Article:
I've always been a bit of a worrier.
When I was little I would get stomach aches and a bad feeling in my chest when my parents left the house—worried they'd get into an accident and wouldn't come back. Now, I worry about money, about relationships, about the future. And lately, I've been worried that the rubber band is going to snap.
You see, I've led a pretty easy life up to this point—I've never been hungry, never had to mourn the loss of a friend taken too early, never been the victim of a crime. I've had battles, but nothing seems as difficult as what could come down the road. While some of my worries are entirely unfounded, some of them aren't. Recently I've heard story after story of people being diagnosed with cancer too young, a perfectly fit Dad having a heart attack out of no where, a student dying in a car accident. And so I worry. But, I don't just worry about terrible things happening, I worry about how I'll react to God in the midst of the terrible. I worry I'll become bitter.
Kara Tippets was a friend I never actually met that passed away from cancer a few weeks ago. She touched so many lives with her words of grace and truth and living in the hard. Ann Voskamp, wrote an amazing post after her death. In it she said,
"Kara sang with her babies and loved them large and relentlessly beyond the limits of herself, and was present and insisted that suffering didn’t mean the absence of goodness but rather the presence of God, and she fought to stay tender and keep a soft heart and let the echo of her laughter live long in all their souls…."
There it was, in that last sentence. "She fought to stay tender and keep a soft heart." I've found myself rolling it over and over in my mind the past few weeks.
Difficulties will come, but when they do, we can choose to become bitter or we can fight to keep tender hearts.
This Easter I heard a sermon reminding me of how the disciples must have felt right after Jesus' crucifixion. After His death they had locked themselves in an upper room. They were worried, they were sad, and their hearts were growing hard. And then Jesus appeared to them and told them,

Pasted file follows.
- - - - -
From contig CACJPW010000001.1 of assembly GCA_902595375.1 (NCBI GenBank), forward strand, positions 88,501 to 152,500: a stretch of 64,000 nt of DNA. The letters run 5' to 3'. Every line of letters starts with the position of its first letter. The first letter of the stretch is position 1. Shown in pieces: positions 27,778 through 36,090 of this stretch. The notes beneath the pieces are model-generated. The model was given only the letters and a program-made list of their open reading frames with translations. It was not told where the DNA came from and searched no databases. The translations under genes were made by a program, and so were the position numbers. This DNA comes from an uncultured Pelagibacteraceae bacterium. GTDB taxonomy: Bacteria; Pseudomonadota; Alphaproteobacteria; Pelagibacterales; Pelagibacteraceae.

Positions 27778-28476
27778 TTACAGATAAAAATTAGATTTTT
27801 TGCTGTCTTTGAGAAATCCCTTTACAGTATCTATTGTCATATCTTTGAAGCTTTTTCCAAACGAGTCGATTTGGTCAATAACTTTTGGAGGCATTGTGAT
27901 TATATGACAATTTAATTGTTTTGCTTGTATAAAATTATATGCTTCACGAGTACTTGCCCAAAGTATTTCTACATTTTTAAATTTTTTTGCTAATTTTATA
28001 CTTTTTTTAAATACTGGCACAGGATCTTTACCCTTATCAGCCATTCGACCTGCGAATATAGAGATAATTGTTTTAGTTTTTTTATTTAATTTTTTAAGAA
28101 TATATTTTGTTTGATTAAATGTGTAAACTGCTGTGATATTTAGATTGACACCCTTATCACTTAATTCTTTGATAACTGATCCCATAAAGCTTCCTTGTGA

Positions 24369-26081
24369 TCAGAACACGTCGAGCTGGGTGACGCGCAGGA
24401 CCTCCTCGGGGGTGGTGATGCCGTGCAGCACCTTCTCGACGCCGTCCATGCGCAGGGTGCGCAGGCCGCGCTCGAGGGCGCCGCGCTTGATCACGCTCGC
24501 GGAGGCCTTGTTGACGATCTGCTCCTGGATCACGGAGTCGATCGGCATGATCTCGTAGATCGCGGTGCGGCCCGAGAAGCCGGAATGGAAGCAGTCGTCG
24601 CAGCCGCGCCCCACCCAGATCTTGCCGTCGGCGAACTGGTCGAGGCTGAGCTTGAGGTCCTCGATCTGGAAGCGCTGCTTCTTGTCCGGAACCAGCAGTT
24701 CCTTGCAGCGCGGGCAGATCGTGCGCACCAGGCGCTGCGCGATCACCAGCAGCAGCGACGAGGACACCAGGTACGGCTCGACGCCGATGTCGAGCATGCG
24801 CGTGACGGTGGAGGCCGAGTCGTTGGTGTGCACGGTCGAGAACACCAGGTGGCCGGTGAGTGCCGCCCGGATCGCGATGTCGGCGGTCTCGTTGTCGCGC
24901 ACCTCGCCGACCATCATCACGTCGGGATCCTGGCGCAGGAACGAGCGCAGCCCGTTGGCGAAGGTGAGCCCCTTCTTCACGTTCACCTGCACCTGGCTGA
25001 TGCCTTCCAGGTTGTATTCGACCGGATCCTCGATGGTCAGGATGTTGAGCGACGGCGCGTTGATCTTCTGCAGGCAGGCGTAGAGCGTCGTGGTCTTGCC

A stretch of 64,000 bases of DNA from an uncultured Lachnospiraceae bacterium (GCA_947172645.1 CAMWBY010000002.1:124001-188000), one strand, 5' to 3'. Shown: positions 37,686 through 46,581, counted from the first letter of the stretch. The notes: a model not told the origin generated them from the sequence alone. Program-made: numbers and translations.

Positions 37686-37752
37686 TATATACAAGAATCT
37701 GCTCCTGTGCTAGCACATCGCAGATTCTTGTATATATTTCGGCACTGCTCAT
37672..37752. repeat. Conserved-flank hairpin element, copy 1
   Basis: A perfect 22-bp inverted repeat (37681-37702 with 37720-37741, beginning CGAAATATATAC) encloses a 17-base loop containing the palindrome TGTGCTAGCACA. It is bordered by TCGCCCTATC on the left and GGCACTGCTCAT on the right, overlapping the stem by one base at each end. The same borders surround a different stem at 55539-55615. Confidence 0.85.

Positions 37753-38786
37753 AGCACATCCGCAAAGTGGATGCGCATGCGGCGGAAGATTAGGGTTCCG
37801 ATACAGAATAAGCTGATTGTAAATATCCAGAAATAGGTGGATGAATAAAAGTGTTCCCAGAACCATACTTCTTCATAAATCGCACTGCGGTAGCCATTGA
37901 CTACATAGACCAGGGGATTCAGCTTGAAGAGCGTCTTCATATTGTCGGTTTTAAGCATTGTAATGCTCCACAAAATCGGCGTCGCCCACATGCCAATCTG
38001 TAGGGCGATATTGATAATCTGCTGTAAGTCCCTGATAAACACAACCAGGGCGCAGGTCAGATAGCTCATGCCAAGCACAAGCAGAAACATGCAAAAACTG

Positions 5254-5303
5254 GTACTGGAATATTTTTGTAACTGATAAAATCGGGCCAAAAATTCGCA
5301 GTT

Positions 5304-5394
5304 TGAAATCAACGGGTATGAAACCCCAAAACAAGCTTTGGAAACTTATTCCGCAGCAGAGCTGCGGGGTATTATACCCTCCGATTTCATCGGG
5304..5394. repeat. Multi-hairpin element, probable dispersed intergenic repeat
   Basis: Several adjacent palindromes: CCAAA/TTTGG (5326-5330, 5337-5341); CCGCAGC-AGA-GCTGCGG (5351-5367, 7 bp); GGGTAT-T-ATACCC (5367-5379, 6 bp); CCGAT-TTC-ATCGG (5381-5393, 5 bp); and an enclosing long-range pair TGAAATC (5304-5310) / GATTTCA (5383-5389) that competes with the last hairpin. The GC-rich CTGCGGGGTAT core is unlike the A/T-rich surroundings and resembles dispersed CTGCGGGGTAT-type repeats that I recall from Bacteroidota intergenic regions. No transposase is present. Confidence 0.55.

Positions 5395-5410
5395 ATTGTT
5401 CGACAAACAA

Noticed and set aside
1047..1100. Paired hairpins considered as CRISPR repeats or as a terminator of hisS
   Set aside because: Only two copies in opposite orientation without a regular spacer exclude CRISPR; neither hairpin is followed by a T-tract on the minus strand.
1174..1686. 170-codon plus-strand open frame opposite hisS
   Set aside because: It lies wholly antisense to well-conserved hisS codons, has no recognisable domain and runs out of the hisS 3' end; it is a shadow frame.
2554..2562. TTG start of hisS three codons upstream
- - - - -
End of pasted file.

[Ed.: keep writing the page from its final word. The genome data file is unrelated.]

"'Peace be with you. As the Father has sent me, even so I am sending you.' And when he had said this, he breathed on them and said to them, 'Receive the Holy Spirit.'" -John 20:21-22
He sent them out into the world—into a world that was not fair and was not easy. Jesus is deeply aware of the suffering and the hurt in the world—in my world. He died a humiliating death on the cross, a punishment that was unjust. Yet, He rose again. He forgave the sins of the very men that killed Him. He overcame.
"I have told you these things, so that in me you may have peace. In this world you will have trouble. But take heart! I have overcome the world." -John 16:33
And He breathed on His disciples. There are only two places in the Bible where God breathes on someone—in Genesis to give life to Adam and here in this passage, to give life (the Holy Spirit) to the disciples. In the middle of our worry and our suffering, when we'd rather be locked in a room hiding from the world, He does the same for us as he did for the disciples. He gives us life and sends us out, because in the midst of suffering His heart toward us is soft. Even though the worst happened to Him, there is no speck of bitterness in Him.
Which means this—I don't have to worry. He knows all the bad (and the good) that's going to happen in my life. He is not surprised. He will remain with me even when I don't understand, even when life isn't fair, even when I fear. He will come when my door is locked and worry is closing in, and He will fight alongside me to keep my heart soft. He will give me life and He will send me back out.
How do you fight for a soft heart?